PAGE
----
Ulster coach Mark Anscombe was "enormously proud" of his players after they claimed their biggest Heineken Cup win on French soil 25-8 over Montpellier.
Andrew Trimble crossed for Ulster's only try on 11 minutes before Ruan Pienaar paved the way for victory with 15 points from his boot, while Paddy Jackson also added five points.
Ulster had waited 15 matches in the Heineken Cup to beat a French side on their own soil when they edged Castres 9-8 to reach the last-eight last season, but this was a far more impressive triumph to show how much they have grown.
Not only did this win move Ulster two points clear of Leicester Tigers - who they beat last week - in Pool Five, but it also prevented Montpellier from taking a point at their own Yves du Manoir stadium.
"I'm enormously proud of the boys today, of the way we stuck to our game," Anscombe said.
"We had talked about what we wanted to do and they did just that.
"The guys who started and the bench stuck to our plan. The defence was outstanding, we accumulated points, our kicking game was great and our chasing completed it to make it that way.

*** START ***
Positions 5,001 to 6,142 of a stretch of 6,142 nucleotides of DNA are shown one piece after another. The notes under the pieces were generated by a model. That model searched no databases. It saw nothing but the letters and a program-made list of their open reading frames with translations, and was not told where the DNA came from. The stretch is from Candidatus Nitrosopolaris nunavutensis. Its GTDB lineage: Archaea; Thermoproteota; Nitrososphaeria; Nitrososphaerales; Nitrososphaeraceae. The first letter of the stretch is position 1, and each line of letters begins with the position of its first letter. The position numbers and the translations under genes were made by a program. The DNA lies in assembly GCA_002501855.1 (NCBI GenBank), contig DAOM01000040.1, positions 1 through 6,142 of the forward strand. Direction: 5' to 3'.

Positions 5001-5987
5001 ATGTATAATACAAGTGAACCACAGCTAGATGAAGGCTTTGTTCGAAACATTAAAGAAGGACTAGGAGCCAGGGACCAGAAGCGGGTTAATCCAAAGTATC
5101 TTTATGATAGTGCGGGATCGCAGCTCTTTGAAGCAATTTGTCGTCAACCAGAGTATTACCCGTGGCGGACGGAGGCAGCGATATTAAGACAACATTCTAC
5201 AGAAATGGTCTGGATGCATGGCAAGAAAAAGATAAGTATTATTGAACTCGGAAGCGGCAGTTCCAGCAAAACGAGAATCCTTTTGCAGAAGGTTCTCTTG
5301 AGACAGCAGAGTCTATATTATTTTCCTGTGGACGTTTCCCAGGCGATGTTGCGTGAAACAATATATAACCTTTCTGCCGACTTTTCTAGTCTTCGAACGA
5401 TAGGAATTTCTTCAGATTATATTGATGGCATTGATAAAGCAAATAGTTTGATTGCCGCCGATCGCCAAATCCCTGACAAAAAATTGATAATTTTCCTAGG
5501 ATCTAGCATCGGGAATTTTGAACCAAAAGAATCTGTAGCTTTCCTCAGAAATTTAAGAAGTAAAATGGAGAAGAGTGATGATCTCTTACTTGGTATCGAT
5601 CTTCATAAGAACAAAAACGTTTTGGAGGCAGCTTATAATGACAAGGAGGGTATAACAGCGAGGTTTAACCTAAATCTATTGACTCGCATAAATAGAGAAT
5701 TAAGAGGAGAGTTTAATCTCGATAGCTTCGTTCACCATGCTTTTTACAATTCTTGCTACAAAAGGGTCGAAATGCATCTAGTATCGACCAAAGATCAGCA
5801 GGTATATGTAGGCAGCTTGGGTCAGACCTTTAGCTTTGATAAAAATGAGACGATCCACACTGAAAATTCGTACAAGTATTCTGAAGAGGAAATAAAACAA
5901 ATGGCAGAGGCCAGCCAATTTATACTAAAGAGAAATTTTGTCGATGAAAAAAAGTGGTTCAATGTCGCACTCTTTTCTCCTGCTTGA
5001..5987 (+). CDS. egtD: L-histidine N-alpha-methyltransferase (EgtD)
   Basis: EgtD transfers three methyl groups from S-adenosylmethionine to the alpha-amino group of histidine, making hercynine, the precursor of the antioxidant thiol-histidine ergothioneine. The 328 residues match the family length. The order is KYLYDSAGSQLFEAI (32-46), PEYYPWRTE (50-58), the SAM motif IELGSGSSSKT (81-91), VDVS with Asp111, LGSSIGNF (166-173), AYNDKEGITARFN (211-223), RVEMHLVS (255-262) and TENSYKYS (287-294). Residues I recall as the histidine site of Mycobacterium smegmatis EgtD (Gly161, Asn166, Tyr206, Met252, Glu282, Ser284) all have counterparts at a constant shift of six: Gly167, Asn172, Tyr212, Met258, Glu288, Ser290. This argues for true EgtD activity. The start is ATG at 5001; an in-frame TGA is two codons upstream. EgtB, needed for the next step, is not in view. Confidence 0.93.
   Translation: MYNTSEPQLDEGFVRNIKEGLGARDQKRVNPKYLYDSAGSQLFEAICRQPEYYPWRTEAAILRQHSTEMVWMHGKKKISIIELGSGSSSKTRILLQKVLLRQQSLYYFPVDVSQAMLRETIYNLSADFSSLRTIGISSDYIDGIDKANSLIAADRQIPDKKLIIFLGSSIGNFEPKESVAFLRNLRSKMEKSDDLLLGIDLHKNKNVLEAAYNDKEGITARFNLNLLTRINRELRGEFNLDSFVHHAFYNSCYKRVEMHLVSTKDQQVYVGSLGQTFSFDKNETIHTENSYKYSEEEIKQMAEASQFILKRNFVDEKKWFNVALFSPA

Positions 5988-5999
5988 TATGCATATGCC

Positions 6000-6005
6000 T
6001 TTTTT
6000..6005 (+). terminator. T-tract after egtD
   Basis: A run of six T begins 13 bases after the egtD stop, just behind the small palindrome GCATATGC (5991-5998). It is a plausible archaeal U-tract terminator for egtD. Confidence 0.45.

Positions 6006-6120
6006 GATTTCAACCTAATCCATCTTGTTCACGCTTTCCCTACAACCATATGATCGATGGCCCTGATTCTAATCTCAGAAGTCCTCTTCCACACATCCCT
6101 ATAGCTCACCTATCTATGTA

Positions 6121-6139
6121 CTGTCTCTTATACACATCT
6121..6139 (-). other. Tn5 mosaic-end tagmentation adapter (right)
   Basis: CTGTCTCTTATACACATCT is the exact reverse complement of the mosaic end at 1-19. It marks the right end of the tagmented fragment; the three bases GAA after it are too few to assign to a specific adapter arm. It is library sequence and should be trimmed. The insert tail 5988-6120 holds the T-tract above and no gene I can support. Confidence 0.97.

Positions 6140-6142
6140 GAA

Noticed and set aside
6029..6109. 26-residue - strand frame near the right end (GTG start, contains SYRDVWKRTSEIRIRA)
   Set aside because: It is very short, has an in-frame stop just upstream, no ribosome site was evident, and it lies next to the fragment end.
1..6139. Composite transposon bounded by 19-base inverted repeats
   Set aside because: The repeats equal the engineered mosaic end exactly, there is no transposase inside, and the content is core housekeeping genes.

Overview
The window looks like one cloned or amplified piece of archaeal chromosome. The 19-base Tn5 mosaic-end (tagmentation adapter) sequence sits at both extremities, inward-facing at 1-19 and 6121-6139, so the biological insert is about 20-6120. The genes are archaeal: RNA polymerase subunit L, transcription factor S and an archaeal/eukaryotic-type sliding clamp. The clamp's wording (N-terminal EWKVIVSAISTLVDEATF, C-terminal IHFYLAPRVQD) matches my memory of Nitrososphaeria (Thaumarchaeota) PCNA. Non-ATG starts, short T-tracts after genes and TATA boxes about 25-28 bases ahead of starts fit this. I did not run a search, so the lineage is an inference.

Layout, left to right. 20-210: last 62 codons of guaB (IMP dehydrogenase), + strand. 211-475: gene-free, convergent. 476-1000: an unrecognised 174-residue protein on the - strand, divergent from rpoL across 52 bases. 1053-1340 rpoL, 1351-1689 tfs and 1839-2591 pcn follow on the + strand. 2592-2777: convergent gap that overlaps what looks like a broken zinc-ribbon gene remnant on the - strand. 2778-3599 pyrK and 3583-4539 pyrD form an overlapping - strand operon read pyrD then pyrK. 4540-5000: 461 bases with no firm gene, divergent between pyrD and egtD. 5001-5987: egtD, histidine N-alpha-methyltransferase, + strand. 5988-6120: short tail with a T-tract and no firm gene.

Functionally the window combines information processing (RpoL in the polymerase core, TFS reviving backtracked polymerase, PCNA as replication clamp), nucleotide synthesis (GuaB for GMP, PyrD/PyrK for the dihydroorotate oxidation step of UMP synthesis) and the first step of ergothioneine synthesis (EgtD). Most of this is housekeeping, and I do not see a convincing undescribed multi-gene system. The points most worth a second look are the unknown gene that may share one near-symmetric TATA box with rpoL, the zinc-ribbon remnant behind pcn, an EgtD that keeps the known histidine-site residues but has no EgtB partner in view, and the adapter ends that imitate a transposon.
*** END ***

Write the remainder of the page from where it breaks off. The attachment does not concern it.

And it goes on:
"To come here and beat them, and inflict their first home defeat this year, and by nearly 20 points - it's a pretty great occasion for our boys.
"A lot of our kicks were contested and we put them under pressure under those kicks, regained possession.
"They have a massive back and good backs, so the key for us was not to give them some front-foot ball" - Mark Anscombe on Montpellier
"That's what you want to do. They have a big team and we wanted to turn them around, prevent them from getting some go forward.
“We didn't want to give them early targets so they could put us on the back foot.
"We had looked at we thought we needed to do. They have a massive back and good backs, so the key for us was not to give them some front-foot ball.
"We wanted to turn their big guys around, make them work hard, make them have to get back to do the work. It can be hard for the big boys to do that and that's we achieved."
Montpellier coach Fabien Galthie, whose team had opened with an away win in Italy over Benetton Treviso, was unhappy at the way his team failed to get to grips with the occasion and the opposition.
"I knew that a team like Ulster was certainly capable of hurting us," he said.
"We played with a couple of young, inexperienced players who had never played at this level. It was one of those days where, if the smallest thing doesn't go your way, it can get pretty ugly.
"That was the case today, a lot of things didn't go our way.
"We are now in a very tough position for qualification. We have to be realistic, it is going to be complicated for us."